Elements of Geometry: Containing the Principal Propositions in the First Six, and the Eleventh and Twelfth Books of Euclid

J. Johnson, no. 72, St. Paul's Church-Yard., 1789 - 272 sider
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Side 166 - If two triangles have one angle of the one equal to one angle of the other and the sides about these equal angles proportional, the triangles are similar.
Side 73 - A diameter of a circle is a straight line drawn through the centre, and terminated both ways by the circumference.
Side 215 - Lemma, if from the greater of two unequal magnitudes there be taken more than its half, and from the remainder more than its half, and so on, there shall at length remain a magnitude less than the least of the proposed magnitudes.
Side 117 - In a given circle to inscribe a triangle equiangular to a given triangle. Let ABC be the given circle, and DEF the given triangle ; it is required to inscribe in the circle ABC a triangle equiangular to the triangle DEF. Draw the straight line GAH touching the circle in the point A (III. 17), and at the point A, in the straight line AH, make the angle HAG equal to the angle DEF (I.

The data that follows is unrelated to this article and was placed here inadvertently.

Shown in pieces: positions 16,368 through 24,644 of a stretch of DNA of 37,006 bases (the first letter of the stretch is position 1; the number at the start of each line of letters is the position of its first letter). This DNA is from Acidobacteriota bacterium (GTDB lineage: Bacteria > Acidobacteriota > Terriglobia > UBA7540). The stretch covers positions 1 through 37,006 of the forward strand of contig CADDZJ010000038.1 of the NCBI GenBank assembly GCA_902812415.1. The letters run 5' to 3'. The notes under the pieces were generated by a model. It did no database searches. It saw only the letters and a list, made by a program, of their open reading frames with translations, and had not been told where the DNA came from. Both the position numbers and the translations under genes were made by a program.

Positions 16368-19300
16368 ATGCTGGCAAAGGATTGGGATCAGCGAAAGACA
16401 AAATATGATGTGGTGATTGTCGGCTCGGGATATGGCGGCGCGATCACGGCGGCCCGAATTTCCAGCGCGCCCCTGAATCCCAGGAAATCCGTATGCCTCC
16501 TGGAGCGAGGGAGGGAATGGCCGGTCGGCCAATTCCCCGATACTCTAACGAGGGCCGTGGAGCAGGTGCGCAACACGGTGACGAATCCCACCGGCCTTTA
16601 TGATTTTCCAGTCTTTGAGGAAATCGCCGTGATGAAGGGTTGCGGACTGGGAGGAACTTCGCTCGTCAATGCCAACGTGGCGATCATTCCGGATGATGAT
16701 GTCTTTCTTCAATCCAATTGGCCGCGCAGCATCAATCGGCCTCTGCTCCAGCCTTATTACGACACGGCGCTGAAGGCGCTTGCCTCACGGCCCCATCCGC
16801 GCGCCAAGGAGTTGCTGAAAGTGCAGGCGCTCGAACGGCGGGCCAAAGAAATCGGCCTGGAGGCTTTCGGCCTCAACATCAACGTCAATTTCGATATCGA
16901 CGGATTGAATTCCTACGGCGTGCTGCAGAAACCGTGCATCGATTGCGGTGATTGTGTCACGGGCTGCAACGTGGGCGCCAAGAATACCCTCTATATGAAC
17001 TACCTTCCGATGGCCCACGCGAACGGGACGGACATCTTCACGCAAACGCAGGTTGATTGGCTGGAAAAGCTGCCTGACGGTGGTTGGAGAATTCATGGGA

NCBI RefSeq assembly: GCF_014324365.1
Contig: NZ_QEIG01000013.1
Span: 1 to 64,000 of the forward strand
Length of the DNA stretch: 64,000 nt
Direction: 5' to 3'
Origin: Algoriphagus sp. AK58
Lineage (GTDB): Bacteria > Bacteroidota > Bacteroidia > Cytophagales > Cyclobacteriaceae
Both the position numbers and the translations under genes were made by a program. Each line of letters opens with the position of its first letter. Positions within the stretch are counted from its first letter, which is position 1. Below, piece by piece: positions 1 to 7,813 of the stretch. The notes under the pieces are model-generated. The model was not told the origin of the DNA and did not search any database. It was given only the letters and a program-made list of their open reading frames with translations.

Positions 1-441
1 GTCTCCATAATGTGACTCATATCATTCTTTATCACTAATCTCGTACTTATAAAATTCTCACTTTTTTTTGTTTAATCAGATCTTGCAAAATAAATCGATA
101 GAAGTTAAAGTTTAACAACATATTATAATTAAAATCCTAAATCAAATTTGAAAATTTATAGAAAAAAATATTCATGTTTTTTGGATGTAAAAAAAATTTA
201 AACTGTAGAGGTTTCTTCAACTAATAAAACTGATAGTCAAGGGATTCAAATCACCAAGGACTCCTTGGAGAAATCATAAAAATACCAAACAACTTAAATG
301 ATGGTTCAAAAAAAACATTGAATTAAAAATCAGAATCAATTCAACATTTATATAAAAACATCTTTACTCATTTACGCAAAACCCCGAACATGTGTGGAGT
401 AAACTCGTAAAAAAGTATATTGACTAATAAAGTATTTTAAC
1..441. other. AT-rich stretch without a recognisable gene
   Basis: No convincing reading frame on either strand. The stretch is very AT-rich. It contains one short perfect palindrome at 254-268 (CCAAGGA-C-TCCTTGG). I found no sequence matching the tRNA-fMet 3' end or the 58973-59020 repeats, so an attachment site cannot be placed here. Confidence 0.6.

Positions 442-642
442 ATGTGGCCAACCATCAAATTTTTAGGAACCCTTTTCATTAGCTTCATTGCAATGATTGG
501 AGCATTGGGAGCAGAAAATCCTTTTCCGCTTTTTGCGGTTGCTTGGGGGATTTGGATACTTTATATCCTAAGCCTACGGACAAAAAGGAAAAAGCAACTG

Side 18 - To draw a straight line perpendicular to a given straight line of an unlimited length, from a given point without it. LET ab be the given straight line, which may be produced to any length both ways, and let c be a point without it. It is required to draw a straight line perpendicular to ab from the point c.
Side 249 - A plane rectilineal angle is the inclination of two straight lines to one another, which meet together, but are not in the same straight line.
Side 102 - To bisect a given arc, that is, to divide it into two equal parts. Let ADB be the given arc : it is required to bisect it.
Side i - Handbook to the First London BA Examination. Lie (Jonas). SECOND SIGHT; OR, SKETCHES FROM NORDLAND. By JONAS LIE. Translated from the Norwegian. [/» preparation. Euclid. THE ENUNCIATIONS AND COROLLARIES of the Propositions in the First Six and the Eleventh and Twelfth Books of Euclid's Elements.
Side 5 - AXIOM is a self-evident truth ; such as, — 1. Things which are equal to the same thing, are equal to each other. 2. If equals be added to equals, the sums will be equal. 3. If equals be taken from equals, the remainders will be equal. 4. If equals be added to unequals, the sums will be unequal.
Side 145 - F is greater than E; and if equal, equal; and if less, less. But F is any multiple whatever of C, and D and E are any equimultiples whatever of A and B; [Construction.

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